Why I Love Barre + Benefits (Hip opening, booty sculpting, activating hamstrings, pregnancy)

Lately I’ve been doing something called barre exercise. It sounds like it’s related to ballet, and apparently it’s a mix between things like ballet, yoga and pilates.

It’s a pretty good workout, but that’s not why I fell in love with it.

The reason is Hips. I will explain that below. At the bottom of the post I explain shortly why it’s good for pregnancy, as well as recommend a YouTube channel for barre that I like.

Why is barre good for a nice booty?

Because barre is inspired by ballet, it trains the legs and glutes in a different way than exercises like yoga and pilates, or a lot of gym exercises.

I used to do ballet when I was younger, and then figure skating, so I kind of grew up to that “method”, but unfortunately taking yoga classes unschooled me from doing it right.

Barre trains the glutes in a way that gives you a nice dancer booty and more flexible hips.

Why is barre different to yoga and pilates?

In ballet, you always get told to rotate your legs out.

“Point the toes.”

“Turn out the foot.”

That is what I grew up hearing, but when I started doing yoga, I was told to do the exact opposite. Why? I don’t know. I tried finding information about this, but didn’t find anything useful. Do you know? Tell me in the comments so we can all be informed.

(Here is a comprehensive article about the differences between barre, yoga and pilates.)

What yoga did to my hips

I’m not saying that yoga is bad — definitely not. I love it, and I probably just did everything wrong, or maybe the instructions that yoga teachers gave me is what caused it.

“Flex the feet and point the toes down.”

“Rotate the inner thighs inwards.”

When I hear that, I do as told.

One way or another, my glutes and hamstrings got weaker because I focused on doing it right and ended up doing it wrong.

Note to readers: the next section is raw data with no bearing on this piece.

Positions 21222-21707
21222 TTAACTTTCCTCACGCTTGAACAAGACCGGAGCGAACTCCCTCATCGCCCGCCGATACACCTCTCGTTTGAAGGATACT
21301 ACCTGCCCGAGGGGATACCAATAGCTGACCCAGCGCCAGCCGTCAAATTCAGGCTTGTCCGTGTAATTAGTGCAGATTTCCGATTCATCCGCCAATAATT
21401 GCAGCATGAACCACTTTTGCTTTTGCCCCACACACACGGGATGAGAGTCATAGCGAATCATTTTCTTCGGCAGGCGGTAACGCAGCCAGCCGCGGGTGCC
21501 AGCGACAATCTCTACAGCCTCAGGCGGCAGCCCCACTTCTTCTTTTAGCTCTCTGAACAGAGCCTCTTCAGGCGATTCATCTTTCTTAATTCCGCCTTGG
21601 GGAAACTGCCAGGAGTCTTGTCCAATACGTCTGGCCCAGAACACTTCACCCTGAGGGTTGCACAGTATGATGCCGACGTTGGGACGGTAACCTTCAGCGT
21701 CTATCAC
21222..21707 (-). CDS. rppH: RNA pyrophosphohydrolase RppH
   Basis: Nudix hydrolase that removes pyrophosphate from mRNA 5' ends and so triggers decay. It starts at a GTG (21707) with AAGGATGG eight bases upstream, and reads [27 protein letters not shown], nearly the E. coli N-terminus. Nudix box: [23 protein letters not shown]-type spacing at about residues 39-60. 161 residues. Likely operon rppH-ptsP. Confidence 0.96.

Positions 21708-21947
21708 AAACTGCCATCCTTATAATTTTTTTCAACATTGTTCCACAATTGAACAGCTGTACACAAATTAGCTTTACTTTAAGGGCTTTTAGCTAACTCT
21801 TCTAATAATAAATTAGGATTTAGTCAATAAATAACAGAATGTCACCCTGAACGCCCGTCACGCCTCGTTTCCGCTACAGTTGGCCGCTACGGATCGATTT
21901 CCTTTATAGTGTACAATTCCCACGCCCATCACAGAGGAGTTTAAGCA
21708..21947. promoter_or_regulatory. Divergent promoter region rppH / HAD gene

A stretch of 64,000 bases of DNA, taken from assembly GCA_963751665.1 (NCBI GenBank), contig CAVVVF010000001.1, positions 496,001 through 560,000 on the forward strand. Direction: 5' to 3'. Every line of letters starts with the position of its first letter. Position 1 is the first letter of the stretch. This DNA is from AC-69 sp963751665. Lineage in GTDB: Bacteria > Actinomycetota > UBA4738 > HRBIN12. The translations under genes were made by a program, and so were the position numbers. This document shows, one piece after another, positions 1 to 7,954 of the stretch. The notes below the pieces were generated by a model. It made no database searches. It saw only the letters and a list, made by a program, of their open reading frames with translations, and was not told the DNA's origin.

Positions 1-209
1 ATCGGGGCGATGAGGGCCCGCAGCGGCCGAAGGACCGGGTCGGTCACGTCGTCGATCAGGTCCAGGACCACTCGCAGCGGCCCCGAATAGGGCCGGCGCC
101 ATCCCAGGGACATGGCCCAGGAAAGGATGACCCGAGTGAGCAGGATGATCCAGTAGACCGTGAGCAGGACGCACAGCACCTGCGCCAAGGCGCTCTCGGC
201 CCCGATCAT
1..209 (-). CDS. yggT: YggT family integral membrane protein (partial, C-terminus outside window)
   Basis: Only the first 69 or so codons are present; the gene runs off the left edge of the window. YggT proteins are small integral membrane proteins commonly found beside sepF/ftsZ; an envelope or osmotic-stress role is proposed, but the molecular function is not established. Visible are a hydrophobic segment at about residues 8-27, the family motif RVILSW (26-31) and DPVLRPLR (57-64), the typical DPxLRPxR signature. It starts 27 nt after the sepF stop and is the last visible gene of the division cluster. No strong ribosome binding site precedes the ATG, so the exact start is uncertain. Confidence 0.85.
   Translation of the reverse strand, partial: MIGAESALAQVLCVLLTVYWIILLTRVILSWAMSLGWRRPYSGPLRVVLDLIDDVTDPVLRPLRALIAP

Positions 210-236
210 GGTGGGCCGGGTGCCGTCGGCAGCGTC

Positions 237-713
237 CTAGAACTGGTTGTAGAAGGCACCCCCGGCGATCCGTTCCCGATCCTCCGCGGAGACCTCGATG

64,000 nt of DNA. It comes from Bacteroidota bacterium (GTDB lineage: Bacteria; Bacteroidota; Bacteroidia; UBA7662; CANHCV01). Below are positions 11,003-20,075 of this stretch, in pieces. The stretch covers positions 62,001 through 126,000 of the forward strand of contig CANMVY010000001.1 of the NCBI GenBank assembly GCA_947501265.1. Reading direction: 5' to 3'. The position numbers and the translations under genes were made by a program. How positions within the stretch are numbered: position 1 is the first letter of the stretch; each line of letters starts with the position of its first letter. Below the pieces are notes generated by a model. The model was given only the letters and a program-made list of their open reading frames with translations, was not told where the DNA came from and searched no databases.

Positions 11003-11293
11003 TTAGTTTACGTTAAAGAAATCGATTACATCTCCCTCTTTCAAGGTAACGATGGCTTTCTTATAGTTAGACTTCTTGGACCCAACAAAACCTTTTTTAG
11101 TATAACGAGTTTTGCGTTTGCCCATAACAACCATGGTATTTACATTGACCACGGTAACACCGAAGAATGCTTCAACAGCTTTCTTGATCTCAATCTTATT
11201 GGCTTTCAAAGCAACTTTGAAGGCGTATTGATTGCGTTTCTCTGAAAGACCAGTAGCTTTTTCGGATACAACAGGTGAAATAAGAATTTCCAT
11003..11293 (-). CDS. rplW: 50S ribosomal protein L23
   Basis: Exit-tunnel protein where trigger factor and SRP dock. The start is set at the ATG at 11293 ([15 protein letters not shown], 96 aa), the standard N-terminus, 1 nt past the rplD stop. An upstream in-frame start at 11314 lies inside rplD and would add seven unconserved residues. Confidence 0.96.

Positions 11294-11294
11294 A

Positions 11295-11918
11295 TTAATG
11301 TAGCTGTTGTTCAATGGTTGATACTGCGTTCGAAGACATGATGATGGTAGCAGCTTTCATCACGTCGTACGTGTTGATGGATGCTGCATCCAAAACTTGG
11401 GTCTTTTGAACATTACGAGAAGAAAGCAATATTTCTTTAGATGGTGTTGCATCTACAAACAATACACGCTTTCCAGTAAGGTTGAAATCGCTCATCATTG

Yoga is healthy, so we can’t blame it. Or can we? It did cause my knees to hurt, too.

Maybe it’s me, maybe it’s yoga, but either way, the end result was weak glutes and hamstrings.

Perhaps the issue lies in home practice and gym yoga. It’s hard to say.

How I’m fixing it

Barre!

Oh, my god. I’m telling you, this is the number one effective thing for my hips.

It opens them up and strengthens them, but not in the way that regular squats or other simple exercises do (because I do them wrong, of course, and I’ll mention more about why that is below).

Why is barre superior?

A thing that I’ve had a major difficulty with is activating my muscles, especially glutes and hamstings, but in turn it affects the whole body.

I can do how much squats and yoga poses as I want, but it doesn’t matter if I do it wrong, which is what happens if the muscles aren’t activated.

What does activating a muscle mean?

This is what Dr. Mike Clark, DPT, says about this:

Muscle activation is an exercise technique that wakes up the muscles opposite the tight, short muscles. Stretching alone will not even out the body. The weak muscle needs to be strengthened to keep the opposite muscle from getting tight again. Muscle activation focuses on those weak muscles and strengthens them to keep your joints moving properly.

Quote found at sharecare.com

Basically, it helps keep your body aligned. Maybe that’s why my alignment is way off, no matter how much I try to stretch in order to fix it.

Why is Hip Alignment Important?

Basically — if the hips aren’t aligned, the rest of the body isn’t either

The hips, pelvis and lower abs/back are sort of the center of the body. Both in yoga and qi gong, the breathing is focused on the lower belly area.

There is a muscle called the psoas, and it connects the hips to the spine and upper body. If the glutes and hamstrings aren’t activated or strong enough, the psoas gets tight, and it’s kind of intuitive to see why that is bad.

A few things that can happen if your hips aren’t aligned:

  • It gets hard to breathe correctly.
  • You can get an anterior tilt.
  • You can get lower back pain.
  • Standing straight can be a struggle.
  • Your muscles get tight and stiff.
  • You get less energy (because of the reasons above).